A Polish man was also arrested for alleged espionage along with the Chinese citizen "who is a businessman working for an important telecommunications firm", said Maciej Wasik, deputy head of Poland's special services, quoted by the PAP news agency.
In December, a Czech cyber-security agency warned against using the software and hardware of Huawei and fellow Chinese company ZTE, saying they posed a threat to state security.
The two have not pleaded guilty and are refusing to provide testimony in the case, the state broadcaster said. If convicted, the pair could face up to 10 years imprisonment.
The U.S. criticism has led to a number of Western countries and companies to review whether they should allow Huawei's equipment to be used in their telecoms networks.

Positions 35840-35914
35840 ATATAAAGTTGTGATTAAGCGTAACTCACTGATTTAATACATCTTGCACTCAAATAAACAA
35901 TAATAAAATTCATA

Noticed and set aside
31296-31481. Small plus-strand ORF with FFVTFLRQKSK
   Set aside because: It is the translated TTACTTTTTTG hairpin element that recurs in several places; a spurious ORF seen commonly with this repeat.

Two Huawei employees have been arrested in Poland for allegedly spying on the Chinese government's behalf. They took "documents and electronic data" from Huawei's office, said The Wall Street Journal.More news: Man charged over suspicious packages sent to embassies
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Huawei has been blocked in the USA since 2012, when a House Intelligence Committee report found it was a security risk and recommended that the government and private companies stop buying its network equipment.
State TV identified the Polish man as Piotr D., and said he was a high-ranking employee at the Internal Security Agency until 2011, where he served as deputy director in the department of information security.
"We are aware of the situation, and we are looking into it".
The Chinese ministry of foreign affairs said it was "greatly concerned" and that it expects Poland to "justly" manage the case.
"We have no comment for the time being".
In December, Canadian authorities arrested a top Huawei executive, Meng Wanzhou, at the behest of US authorities as part of an investigation into alleged violations of USA trade sanctions. Orange told the AP it did not know if the suspicions against its employee were related to his work at Orange. USA prosecutors have accused her of misleading banks about transactions linked to Iran, putting the banks at risk of violating US sanctions.